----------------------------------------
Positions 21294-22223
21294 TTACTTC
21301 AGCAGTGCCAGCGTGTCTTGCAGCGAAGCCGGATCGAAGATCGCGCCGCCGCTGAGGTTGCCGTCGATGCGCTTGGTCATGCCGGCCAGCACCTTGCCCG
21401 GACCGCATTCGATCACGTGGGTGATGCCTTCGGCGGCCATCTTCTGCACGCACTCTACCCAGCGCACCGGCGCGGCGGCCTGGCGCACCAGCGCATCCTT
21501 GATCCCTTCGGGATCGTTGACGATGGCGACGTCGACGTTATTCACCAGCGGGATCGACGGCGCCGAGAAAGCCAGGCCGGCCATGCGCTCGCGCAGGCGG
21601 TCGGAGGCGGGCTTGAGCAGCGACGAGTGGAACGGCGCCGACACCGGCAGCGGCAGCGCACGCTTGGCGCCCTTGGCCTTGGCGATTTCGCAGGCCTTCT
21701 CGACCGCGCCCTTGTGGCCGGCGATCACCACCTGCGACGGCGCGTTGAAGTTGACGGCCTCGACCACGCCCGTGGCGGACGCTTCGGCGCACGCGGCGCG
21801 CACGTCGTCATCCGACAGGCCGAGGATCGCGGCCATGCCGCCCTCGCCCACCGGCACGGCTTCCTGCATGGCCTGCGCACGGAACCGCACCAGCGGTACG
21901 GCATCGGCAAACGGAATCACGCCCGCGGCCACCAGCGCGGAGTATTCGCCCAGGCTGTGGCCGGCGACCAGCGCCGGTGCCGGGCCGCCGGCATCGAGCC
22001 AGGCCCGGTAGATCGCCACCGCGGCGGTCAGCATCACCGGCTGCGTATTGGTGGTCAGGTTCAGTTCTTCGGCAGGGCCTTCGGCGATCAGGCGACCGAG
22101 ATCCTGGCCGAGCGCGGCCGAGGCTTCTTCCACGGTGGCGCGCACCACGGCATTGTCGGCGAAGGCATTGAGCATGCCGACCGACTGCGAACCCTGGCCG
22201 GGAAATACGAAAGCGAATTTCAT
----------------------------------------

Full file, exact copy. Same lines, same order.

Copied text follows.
Positions 21294-22223
21294 TTACTTC
21301 AGCAGTGCCAGCGTGTCTTGCAGCGAAGCCGGATCGAAGATCGCGCCGCCGCTGAGGTTGCCGTCGATGCGCTTGGTCATGCCGGCCAGCACCTTGCCCG
21401 GACCGCATTCGATCACGTGGGTGATGCCTTCGGCGGCCATCTTCTGCACGCACTCTACCCAGCGCACCGGCGCGGCGGCCTGGCGCACCAGCGCATCCTT
21501 GATCCCTTCGGGATCGTTGACGATGGCGACGTCGACGTTATTCACCAGCGGGATCGACGGCGCCGAGAAAGCCAGGCCGGCCATGCGCTCGCGCAGGCGG
21601 TCGGAGGCGGGCTTGAGCAGCGACGAGTGGAACGGCGCCGACACCGGCAGCGGCAGCGCACGCTTGGCGCCCTTGGCCTTGGCGATTTCGCAGGCCTTCT
21701 CGACCGCGCCCTTGTGGCCGGCGATCACCACCTGCGACGGCGCGTTGAAGTTGACGGCCTCGACCACGCCCGTGGCGGACGCTTCGGCGCACGCGGCGCG
21801 CACGTCGTCATCCGACAGGCCGAGGATCGCGGCCATGCCGCCCTCGCCCACCGGCACGGCTTCCTGCATGGCCTGCGCACGGAACCGCACCAGCGGTACG
21901 GCATCGGCAAACGGAATCACGCCCGCGGCCACCAGCGCGGAGTATTCGCCCAGGCTGTGGCCGGCGACCAGCGCCGGTGCCGGGCCGCCGGCATCGAGCC
22001 AGGCCCGGTAGATCGCCACCGCGGCGGTCAGCATCACCGGCTGCGTATTGGTGGTCAGGTTCAGTTCTTCGGCAGGGCCTTCGGCGATCAGGCGACCGAG
22101 ATCCTGGCCGAGCGCGGCCGAGGCTTCTTCCACGGTGGCGCGCACCACGGCATTGTCGGCGAAGGCATTGAGCATGCCGACCGACTGCGAACCCTGGCCG
22201 GGAAATACGAAAGCGAATTTCAT